Nothing new here, you’re just adding the `BorderCategory` and `PaddleCategory` to the ball’s `contactTestBitMask` so that you can detect contact with the borders of the screen, and when the ball makes contact with the paddle.

Let’s edit `didBegin(_:)` to include the sound effects by adding the following lines right after the if/else statement where you set up `firstBody` and `secondBody` accordingly:

 ```// 1 if firstBody.categoryBitMask == BallCategory && secondBody.categoryBitMask == BorderCategory { run(blipSound) }   // 2 if firstBody.categoryBitMask == BallCategory && secondBody.categoryBitMask == PaddleCategory { run(blipPaddleSound) }```

This code checks for two new collisions:

1. React to ball bouncing off screen borders by playing `blipSound`.
2. React to paddle contact by playing `blipPaddleSound`.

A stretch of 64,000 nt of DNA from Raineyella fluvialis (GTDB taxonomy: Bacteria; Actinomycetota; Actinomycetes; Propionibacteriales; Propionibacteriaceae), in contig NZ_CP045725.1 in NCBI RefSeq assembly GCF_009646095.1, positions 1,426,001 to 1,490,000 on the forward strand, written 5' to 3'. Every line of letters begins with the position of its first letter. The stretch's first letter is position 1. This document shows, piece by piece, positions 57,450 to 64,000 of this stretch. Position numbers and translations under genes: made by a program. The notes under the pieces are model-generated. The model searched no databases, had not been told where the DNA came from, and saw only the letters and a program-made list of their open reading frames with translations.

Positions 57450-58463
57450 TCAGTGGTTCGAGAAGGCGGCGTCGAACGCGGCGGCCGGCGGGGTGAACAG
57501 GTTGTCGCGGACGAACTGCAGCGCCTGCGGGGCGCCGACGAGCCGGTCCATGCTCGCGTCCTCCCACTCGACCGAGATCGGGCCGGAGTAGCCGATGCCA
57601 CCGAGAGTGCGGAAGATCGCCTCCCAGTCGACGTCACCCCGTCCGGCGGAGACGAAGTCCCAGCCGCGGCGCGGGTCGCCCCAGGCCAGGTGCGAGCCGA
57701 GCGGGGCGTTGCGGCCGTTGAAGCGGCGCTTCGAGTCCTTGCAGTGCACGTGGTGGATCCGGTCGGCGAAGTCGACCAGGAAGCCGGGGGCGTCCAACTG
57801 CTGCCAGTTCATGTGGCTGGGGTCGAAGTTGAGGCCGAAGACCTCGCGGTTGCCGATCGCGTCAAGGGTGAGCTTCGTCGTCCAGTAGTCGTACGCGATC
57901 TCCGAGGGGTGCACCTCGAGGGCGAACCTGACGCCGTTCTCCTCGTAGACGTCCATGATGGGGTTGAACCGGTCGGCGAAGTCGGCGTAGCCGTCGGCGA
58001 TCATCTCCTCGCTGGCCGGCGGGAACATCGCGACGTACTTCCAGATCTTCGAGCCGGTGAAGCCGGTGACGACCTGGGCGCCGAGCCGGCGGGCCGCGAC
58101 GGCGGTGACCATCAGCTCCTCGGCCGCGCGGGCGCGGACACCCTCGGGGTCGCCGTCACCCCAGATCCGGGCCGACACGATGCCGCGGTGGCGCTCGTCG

Of course you want a satisfying crunching sound when the ball breaks the blocks, so add this line to the top of `breakBlock(node:)`:

 `run(bambooBreakSound)`

Lastly, at the top of the class insert the following line within the `didSet` property observer for the `gameWon` variable:

 `run(gameWon ? gameWonSound : gameOverSound)`

### One more thing…

Now let’s add a particle system to the ball, so that it leaves a flaming trail as it bounces around!

Add this code to `didMove(to:)`:

 ```// 1 let trailNode = SKNode() trailNode.zPosition = 1 addChild(trailNode) // 2 let trail = SKEmitterNode(fileNamed: "BallTrail")! // 3 trail.targetNode = trailNode // 4 ball.addChild(trail)```

Let’s review this section by section: